The bank approved a loan. The sellers agreed to our price. We signed enough papers to get carpel tunnel. And then, while waiting for the final rounds of approval, we had fun. We researched DIY websites. Strolled through Home Depot, marking prices. Planned a giant party with everyone we’ve ever met invited. This was the farthest we’d ever gotten in the home-buying process, so this time it was surely real.

And then we brought in the home inspector.

At first I resisted the man’s negativity. It’s his job to find flaws; that doesn’t make this house particularly bad. But as he went through room by room detailing costly safety hazards, that practical Emily started fighting for her voice again. First I simply re-budgeted – the kitchen can have cheap linoleum and I can kill off a few children.

Truthfully, I have often made decisions that were impractical and said ‘yes’ to my artistic nature. I got a degree in something as useless as English. I got married at 21, agreeing to marry a man I hadn’t known for even a full year yet. Then John and I moved to New York with a duffel bag of clothes and an air mattress in the trunk, clutching a meager sum in the un-cashable form of banker’s checks. I will loudly proclaim that it can be wonderfully brave to do the foolish thing; it has filled my life with adventure and story.

But I’m also a farm kid. I have a DNA weathered by millennia of gamblers who bet on the fickle risk of reaping from the earth. Who instinctively plan for unexpected elements. Who understand big loss and big reward. Who’s practiced discernment is as much a part of them as the smudged dirt that permanently stains their fingerprints.

So I understand that sometimes you gotta know when to fold your hand. To realize that even if everyone is watching your first jump off the high dive, there’s no shame in backing from the edge and going down the way you came.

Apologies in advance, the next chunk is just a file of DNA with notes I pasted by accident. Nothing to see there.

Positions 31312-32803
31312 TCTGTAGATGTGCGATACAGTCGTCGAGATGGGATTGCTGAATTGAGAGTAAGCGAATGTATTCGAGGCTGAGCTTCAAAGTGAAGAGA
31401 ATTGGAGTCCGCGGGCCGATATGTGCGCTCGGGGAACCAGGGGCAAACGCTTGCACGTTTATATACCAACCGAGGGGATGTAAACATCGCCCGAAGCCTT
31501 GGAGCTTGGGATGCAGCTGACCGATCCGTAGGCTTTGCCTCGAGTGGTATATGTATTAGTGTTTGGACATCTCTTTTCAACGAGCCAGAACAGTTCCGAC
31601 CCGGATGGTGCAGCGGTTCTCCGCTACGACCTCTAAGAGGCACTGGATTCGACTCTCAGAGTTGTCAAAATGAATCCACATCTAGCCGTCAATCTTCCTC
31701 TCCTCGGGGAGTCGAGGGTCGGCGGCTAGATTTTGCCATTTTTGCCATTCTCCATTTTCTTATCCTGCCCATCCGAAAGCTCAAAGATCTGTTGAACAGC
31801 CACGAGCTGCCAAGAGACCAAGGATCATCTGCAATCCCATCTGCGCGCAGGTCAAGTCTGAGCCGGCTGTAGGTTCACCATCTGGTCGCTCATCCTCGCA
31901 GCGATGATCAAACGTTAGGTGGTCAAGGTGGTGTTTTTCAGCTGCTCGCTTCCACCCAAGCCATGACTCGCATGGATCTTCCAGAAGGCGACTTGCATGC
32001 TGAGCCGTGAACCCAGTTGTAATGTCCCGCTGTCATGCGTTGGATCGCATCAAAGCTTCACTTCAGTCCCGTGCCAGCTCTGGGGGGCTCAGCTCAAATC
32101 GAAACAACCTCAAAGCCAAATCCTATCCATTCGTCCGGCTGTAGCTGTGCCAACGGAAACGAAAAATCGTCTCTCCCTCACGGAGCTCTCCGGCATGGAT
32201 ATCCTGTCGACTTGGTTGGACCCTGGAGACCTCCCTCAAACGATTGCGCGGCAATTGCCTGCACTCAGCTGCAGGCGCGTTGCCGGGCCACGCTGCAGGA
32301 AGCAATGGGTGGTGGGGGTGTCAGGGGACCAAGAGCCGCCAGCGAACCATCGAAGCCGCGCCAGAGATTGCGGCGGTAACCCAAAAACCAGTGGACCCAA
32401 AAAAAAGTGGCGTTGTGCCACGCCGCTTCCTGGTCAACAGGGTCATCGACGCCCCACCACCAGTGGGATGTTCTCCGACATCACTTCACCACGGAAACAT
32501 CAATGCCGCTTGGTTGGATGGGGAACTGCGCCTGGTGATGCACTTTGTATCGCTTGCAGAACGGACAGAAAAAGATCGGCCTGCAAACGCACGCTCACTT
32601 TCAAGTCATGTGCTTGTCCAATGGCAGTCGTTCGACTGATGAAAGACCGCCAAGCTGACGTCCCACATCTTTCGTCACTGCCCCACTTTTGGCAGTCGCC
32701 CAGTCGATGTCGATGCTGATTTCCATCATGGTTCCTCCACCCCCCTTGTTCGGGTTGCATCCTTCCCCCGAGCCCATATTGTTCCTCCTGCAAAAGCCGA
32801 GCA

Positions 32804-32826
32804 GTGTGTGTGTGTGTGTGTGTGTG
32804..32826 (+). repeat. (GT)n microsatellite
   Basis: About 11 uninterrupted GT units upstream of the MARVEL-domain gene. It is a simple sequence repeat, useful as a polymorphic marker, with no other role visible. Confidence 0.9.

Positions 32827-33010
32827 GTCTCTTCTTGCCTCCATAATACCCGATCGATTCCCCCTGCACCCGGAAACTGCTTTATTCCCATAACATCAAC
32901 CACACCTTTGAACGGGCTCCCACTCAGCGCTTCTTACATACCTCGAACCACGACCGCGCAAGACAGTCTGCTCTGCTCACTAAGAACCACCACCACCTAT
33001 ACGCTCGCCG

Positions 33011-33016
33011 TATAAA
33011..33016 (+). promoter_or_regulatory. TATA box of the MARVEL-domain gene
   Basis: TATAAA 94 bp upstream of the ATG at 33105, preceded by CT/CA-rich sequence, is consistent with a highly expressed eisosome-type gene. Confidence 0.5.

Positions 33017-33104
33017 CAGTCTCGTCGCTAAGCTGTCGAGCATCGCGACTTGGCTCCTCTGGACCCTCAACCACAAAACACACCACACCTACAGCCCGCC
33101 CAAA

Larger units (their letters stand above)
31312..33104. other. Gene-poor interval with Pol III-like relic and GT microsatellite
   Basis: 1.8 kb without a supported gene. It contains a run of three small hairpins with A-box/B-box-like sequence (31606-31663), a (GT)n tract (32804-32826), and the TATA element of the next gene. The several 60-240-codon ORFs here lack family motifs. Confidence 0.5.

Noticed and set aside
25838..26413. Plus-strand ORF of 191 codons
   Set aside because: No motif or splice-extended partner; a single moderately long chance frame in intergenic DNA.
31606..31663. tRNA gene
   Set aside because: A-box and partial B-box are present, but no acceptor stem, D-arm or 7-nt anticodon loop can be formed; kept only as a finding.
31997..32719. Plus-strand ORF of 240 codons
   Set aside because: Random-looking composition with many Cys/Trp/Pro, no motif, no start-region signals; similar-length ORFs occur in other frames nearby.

“This job can be really hard,” the inspector admitted as he watched our faces grow more discouraged. “I often feel like I’m coming in and crushing people’s dreams.”

I nearly offered to pay him extra for being both honest and kind – a disappearing trait in today’s politically-charged atmosphere.

John and I spent some time thinking and researching. Trying to determine what we really, truly wanted deep down. And then trying to determine if what we wanted to do and what we should do were at odds. And finally, because I am the most practical artist I’ve ever met, I erased the mental picture I’d been curating, called my husband at work and said, “How would you feel about just walking away?”

This house had felt like mine, but it didn’t belong to me. It was meant for someone older. Someone with more life experience to put into fixing it, who had deeper pockets and fewer restrictions than First Time Home Buyer Loans regulate.

My yin and yang will probably always fight. And the artistic side will often win. Not because she should, but because she is spoiled and pouts, so it’s just easier to give in to her. She hasn’t lost very often these past few years, so when she does, she sits around moping and feeling her sorrow and writing exaggerated blog posts in her pajamas. It’s annoying, especially to my pragmatic side who has the responsibility of picking her up and shaking sense into her.

But pragmatism needs to win. Because her victory gives my whole self a sense of pride. She’s the one who grounds me and connects me back to my roots. She won’t allow the apple to roll so far from the tree that it can’t be sheltered from the rain. And it’s her influence that gives my artistic side a more unique voice in a world that is making far too many emotionally-driven decisions.

Which is all to simply say, it’s okay. In fact, it’s great. There’s sorrow but it’s mixed with intense relief, both at dodging a 30-year headache and knowing that I haven’t completely lost the ability to make decisions that are wise. The roots still hold, thank God.